Living When Dying Is Gain
This chapter talks about having an eternal perspective, being willing to live a radical life knowing that even if it leads to death, you know that to live is Christ and to die is gain. Jim Elliott once said, 'He is no fool who gives what he cannot keep to gain what he cannot lose." The past few days, I've had the song 'Oceans Where Feet May Fail' on replay. It's a great song on faith and trusting God in the midst of the storm.
I wanted to share with you guys the story of a faithful servant named Angela. I first met Angela when I was attending youth group a few years ago. She was there serving faithfully every Wednesday; and you would always find her at church on Sundays. Angela was diagnosed with cancer and started her chemotherapy sometime this year. This has been a very difficult year for her as she has been in and out of the hospital. About a month ago, I run into her in the church parking lot and she was so excited to have had the strength to drive herself to church, things we definitely take for granted.
This past week, I had a strong inclination to go visit Angela at the hospital. On a Monday evening after work, I drove straight to Long Island Jewish Hospital. Upon arrival, I went to the main reception to ask for her room number - #642.
The elevator ride to her room seemed long and dreadful. I had no clue what I was going to say to say or her family. I slowly walked into the room where Angela was laying down in bed surrounded by her mother and two younger sisters. The three women wore gloves and were covered by yellow wraps to keep bacteria out. It took my clumsy self a few minutes to figure how to cover myself with the wrap.
The nurse announced that they had a visitor. I went up to the mom and gave her a hug and then a few moments later as I was putting my bag down, she came up to me and said, 'sorry I don't mean to be rude but do I know you? I don't think we've met.' I told her I was Edson's daughter and her face lit up then she said to me, 'Oh Edson is such a powerful man of God, thank you for coming.' She then told me how Angela was in and out because the medication was too strong and that it could be any moment now before she passed on and they were just waiting. Wow. What do I say to that?
As I stood there staring at Angela, she was mourning about the pain she was in and how much her back was hurting her. She cried out 'help me I'm in pain' over and over again and stated that she couldn't breathe properly. I just stood there silently, I couldn't tell her it was going to be okay; I couldn't even pray because I was just going to start crying the moment I'd say 'let's pray.' I was so shocked at how strong Angela's mom was; she held Angela's hand in hers and told her how much she loved her. At this point, I was fighting back tears. How can I start crying when I'm supposed to be strong for these people?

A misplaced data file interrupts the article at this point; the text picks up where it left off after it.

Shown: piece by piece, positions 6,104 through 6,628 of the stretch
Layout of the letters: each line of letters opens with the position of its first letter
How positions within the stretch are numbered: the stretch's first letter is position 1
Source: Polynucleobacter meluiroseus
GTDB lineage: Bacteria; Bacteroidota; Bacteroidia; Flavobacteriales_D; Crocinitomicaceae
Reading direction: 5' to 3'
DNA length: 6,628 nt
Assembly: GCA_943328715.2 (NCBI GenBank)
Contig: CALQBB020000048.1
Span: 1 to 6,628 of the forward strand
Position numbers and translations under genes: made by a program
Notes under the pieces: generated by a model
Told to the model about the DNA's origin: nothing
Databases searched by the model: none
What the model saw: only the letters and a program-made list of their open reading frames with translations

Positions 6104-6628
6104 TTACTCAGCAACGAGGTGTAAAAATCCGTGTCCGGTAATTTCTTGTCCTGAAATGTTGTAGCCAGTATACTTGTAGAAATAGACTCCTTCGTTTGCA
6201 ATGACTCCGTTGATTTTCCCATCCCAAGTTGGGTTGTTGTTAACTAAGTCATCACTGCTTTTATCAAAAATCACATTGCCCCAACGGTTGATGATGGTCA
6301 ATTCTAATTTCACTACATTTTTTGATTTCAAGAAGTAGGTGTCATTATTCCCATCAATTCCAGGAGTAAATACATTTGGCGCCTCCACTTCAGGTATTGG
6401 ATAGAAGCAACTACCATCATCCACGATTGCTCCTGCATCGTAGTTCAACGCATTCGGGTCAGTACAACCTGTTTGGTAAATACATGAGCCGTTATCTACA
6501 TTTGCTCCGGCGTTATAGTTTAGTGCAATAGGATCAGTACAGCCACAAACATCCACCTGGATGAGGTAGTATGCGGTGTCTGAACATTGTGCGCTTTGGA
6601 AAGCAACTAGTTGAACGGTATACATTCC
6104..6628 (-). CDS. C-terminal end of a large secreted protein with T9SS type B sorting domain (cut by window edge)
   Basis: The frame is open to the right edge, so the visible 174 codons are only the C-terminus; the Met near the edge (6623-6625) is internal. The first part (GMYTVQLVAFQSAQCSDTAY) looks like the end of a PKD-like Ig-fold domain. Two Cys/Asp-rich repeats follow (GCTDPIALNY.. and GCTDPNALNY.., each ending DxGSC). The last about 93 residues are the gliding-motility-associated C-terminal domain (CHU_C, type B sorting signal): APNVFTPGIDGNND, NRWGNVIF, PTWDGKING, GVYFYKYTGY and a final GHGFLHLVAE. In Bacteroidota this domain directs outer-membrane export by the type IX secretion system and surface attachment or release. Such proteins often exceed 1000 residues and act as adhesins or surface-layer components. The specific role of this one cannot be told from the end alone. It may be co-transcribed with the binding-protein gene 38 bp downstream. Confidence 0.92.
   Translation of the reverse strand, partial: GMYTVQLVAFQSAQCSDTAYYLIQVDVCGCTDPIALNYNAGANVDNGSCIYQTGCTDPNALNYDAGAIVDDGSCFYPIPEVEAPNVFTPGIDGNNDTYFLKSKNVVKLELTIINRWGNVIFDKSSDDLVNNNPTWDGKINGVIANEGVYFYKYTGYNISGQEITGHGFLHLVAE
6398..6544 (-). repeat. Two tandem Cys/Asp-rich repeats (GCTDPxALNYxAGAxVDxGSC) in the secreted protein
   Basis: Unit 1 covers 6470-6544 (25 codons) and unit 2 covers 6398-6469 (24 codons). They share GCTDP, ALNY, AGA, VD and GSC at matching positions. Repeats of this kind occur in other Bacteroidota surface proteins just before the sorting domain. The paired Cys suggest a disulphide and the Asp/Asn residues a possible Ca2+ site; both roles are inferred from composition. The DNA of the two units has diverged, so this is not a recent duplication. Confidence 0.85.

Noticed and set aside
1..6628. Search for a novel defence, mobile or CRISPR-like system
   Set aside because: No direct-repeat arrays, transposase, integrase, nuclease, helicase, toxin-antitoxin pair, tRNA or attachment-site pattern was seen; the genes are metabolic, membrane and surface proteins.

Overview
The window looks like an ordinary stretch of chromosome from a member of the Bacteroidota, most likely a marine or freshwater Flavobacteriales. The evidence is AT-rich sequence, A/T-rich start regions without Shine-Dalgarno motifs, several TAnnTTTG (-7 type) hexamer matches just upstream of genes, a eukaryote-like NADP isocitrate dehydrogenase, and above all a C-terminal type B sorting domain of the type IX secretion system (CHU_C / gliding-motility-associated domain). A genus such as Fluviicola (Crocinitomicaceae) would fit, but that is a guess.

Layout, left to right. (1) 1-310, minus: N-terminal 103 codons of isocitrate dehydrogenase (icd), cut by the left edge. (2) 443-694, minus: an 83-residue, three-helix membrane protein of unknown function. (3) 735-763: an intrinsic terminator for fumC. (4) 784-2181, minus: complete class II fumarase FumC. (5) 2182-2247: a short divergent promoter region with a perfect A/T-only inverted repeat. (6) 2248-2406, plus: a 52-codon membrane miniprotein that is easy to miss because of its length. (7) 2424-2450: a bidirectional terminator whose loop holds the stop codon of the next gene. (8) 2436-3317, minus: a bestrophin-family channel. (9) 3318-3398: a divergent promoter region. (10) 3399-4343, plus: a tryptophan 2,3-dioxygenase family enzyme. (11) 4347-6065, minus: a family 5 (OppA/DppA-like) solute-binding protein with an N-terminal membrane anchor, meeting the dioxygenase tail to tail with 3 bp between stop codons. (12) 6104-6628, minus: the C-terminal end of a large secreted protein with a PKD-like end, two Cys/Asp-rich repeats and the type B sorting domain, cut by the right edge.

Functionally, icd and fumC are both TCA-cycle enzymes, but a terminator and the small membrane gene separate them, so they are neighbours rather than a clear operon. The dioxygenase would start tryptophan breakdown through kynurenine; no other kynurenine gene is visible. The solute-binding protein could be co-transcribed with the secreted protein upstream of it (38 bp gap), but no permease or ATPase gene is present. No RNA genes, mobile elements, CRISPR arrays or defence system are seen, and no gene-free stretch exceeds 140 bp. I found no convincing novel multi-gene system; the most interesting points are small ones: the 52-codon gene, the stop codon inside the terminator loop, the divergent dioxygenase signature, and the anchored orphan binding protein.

About forty minutes later, the nurse said that they had to move her to Franklin Hospital. At this point, I said my goodbyes and I told the mom that I'll be visiting them at franklin hospital the following day. She mentioned to me that that's where Angela was born. She then thanked me for coming and said how thankful she was to God that her daughter was still alive up to this point and her life was a great testimony to others. I told her we were all praying for her and the family during this difficult time.
An hour later, I got home and I was talking to my parents about going to visit Angela with them the following day when we got the call that she had actually passed away not long ago. If I waited until the following day to go visit her at the hospital, it would have been too late.
Angela's life may have ended early; she was so young and full of life with a contagious smile. But Angela fought her battle with cancer with grace and faith. She fought a good fight and she inspired, encouraged and touched many lives along the way. She died believing that God could still heal her, but even if he didn't, she knew that earth was not her home and heaven was a reward. When you visit someone at the hospital who is in so much pain that words cannot even describe, to die really is gain.
On June 9th, 2013, five days after my niece was born, my grandfather passed away from a stroke. His had been a long fulfilling life. He lived well into his nineties with vigor and strength. Even in his nineties, he could still walk and see. He was one lucky man and we celebrate his life. One may ask, how is it that one is given such a long and fulfilling life and others are given a short life on earth? I don't know why but I know that a person's life should not be judged by the number of years that they live but by the lives that they have touched and impacted while on earth. Angela may not have lived long but her life was complete and she accomplished her purpose for her life on earth. She left behind a legacy of faith and I'm sure she will be told 'well done, good and faithful servant."
At around 11:30 pm, Angela's mom called to speak to my dad and I heard him tell her what he told me earlier that many years ago when my little late brother was sick and he was in so much pain, my dad was praying that if it was God's will to take him, he should take him because he could not bear to see him in so much pain. There's nothing more painful than a parent burying his/her child.
To Angela, I say, you did well, you finished strong and we are all proud of you. Earth just lost a very special person but heaven deserves you more. You will be missed but you are in a better place, so until we meet again, may your soul rest in eternal peace in the presence of your savior! And may God comfort and strengthen your family and friends with the comfort and strength that only he can give.